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pocket, Schumaker would not have left the defendant in the car while waiting for assistance to arrive. The defendant's mother also attempted to undermine Schumaker's version of events. She testified that another officer, not Schumaker, found the gun and had done so after searching the car three or four times. Lastly, defense counsel emphasized that the defendant's behavior was inconsistent with guilt because he did not appear nervous and acted, in Schumaker's words, like a "perfect gentleman."

Discussion. 1. Motion to suppress. The defendant filed a motion to suppress the firearm alleging that the search of the automobile was unconstitutional. Following an evidentiary hearing, at which Schumaker was the sole witness, the motion judge denied the motion in a handwritten endorsement. [Note 4] Based on Schumaker's testimony, [Note 5] which the judge explicitly credited, the judge found as follows: (1) Schumaker made a valid motor vehicle stop based on the vehicle's noncompliance with "inspection laws"; (2) the defendant was not wearing a seat belt and, therefore, Schumaker was entitled to ask for his identification; (3) "[w]hile getting his [identification], the [defendant] removed what appeared to be a gun from his pants pocket [and] placed it between the console [and the] seat"; (4) Schumaker lawfully arrested the defendant on active warrants; and (5) "[a]fter [the defendant] was arrested [and] placed in [the] cruiser, the [trooper] searched the area around the passenger seat [and] found [and] seized a gun." On the basis of these facts the motion judge concluded that the search of the car was justified on two grounds: first, as a valid search incident to an arrest, and second, as a protective search for the trooper's safety.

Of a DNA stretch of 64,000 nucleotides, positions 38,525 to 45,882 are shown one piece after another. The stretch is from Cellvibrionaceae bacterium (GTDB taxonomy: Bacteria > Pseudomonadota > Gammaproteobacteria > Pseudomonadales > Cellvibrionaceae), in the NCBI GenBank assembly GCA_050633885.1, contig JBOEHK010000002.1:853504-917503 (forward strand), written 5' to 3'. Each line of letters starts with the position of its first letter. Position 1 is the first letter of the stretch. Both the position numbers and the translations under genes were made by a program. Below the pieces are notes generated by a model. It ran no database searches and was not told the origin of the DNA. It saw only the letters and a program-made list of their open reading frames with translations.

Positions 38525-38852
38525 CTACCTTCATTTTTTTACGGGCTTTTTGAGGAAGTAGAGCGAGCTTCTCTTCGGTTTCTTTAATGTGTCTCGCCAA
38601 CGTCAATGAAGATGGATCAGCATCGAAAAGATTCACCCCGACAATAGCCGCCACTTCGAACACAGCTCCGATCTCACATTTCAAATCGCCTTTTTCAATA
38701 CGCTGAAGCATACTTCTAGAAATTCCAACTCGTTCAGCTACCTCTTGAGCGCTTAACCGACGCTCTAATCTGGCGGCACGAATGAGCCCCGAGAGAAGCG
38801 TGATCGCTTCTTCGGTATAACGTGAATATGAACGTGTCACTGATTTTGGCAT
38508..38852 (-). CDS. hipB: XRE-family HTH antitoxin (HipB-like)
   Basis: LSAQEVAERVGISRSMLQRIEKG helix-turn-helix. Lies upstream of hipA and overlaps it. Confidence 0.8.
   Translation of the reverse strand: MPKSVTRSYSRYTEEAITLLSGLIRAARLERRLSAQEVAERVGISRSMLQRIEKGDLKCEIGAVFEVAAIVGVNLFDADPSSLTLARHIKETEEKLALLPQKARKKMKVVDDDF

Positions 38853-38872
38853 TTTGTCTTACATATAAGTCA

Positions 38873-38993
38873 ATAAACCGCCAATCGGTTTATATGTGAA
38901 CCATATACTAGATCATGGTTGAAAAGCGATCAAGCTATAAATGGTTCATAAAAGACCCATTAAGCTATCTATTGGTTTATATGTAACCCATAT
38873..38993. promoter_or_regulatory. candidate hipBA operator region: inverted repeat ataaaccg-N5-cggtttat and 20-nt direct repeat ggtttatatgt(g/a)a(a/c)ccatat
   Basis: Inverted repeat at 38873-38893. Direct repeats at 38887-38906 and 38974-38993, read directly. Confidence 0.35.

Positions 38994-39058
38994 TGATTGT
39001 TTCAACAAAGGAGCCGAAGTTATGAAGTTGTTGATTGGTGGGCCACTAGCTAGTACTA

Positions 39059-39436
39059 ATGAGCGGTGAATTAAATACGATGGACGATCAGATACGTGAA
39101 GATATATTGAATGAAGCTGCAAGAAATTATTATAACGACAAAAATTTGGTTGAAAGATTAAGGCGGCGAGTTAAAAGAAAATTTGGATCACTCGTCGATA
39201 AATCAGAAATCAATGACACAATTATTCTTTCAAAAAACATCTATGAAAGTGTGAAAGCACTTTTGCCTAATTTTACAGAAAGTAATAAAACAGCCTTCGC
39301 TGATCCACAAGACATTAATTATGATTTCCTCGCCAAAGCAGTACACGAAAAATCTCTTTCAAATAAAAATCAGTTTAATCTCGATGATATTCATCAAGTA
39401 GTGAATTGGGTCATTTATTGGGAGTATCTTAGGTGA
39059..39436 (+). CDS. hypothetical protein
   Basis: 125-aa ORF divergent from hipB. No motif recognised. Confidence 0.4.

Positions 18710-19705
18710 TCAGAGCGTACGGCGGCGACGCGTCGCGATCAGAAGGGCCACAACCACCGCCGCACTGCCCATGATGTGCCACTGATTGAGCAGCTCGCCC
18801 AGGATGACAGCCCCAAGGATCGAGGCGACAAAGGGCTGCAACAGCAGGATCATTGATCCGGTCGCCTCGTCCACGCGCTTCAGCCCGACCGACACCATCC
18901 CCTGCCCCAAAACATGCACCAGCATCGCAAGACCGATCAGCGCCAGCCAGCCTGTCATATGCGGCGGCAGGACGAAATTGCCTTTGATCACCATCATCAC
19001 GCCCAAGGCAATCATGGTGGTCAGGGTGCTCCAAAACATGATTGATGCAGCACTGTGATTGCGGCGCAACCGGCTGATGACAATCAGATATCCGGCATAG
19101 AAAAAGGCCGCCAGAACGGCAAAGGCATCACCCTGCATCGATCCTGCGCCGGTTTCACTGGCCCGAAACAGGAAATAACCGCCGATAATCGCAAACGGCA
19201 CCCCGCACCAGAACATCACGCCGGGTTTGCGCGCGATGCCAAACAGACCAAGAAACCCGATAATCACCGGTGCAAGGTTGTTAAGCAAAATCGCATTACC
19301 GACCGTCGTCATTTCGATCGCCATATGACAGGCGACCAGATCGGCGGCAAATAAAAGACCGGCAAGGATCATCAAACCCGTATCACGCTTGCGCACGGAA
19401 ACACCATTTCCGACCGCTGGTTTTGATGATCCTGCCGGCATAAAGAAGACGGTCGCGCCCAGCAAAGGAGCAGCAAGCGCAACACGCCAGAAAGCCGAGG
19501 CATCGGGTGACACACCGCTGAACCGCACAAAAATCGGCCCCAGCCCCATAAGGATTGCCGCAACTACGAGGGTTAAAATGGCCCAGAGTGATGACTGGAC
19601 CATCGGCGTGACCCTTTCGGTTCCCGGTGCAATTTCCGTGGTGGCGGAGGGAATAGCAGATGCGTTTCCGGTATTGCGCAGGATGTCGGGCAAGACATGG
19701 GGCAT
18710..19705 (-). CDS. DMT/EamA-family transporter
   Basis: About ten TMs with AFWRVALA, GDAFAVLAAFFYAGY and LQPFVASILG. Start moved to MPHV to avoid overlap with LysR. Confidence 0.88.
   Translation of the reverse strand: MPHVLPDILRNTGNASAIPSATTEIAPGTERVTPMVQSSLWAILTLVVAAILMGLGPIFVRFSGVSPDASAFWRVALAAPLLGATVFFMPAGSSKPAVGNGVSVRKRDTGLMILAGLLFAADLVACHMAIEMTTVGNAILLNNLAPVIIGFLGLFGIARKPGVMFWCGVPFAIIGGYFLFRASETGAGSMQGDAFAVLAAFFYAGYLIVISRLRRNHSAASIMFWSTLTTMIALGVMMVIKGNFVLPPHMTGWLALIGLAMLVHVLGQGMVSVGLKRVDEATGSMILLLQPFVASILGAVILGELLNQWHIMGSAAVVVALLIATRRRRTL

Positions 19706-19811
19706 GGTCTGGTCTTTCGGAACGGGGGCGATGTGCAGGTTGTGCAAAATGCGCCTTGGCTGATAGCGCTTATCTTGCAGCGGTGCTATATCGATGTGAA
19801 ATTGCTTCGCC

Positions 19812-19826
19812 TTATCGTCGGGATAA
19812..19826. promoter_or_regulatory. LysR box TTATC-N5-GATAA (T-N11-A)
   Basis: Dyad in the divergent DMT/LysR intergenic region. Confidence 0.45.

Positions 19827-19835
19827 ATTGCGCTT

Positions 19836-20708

"In reviewing a ruling on a motion to suppress, we accept the [motion] judge's subsidiary findings of fact absent clear error 'but

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conduct an independent review of [the] ultimate findings and conclusions of law'" (citation omitted). Commonwealth v. Cawthron, 479 Mass. 612, 616 (2018). "We review independently the application of constitutional principles to the facts found" (citation omitted). Commonwealth v. Amado, 474 Mass. 147, 151 (2016).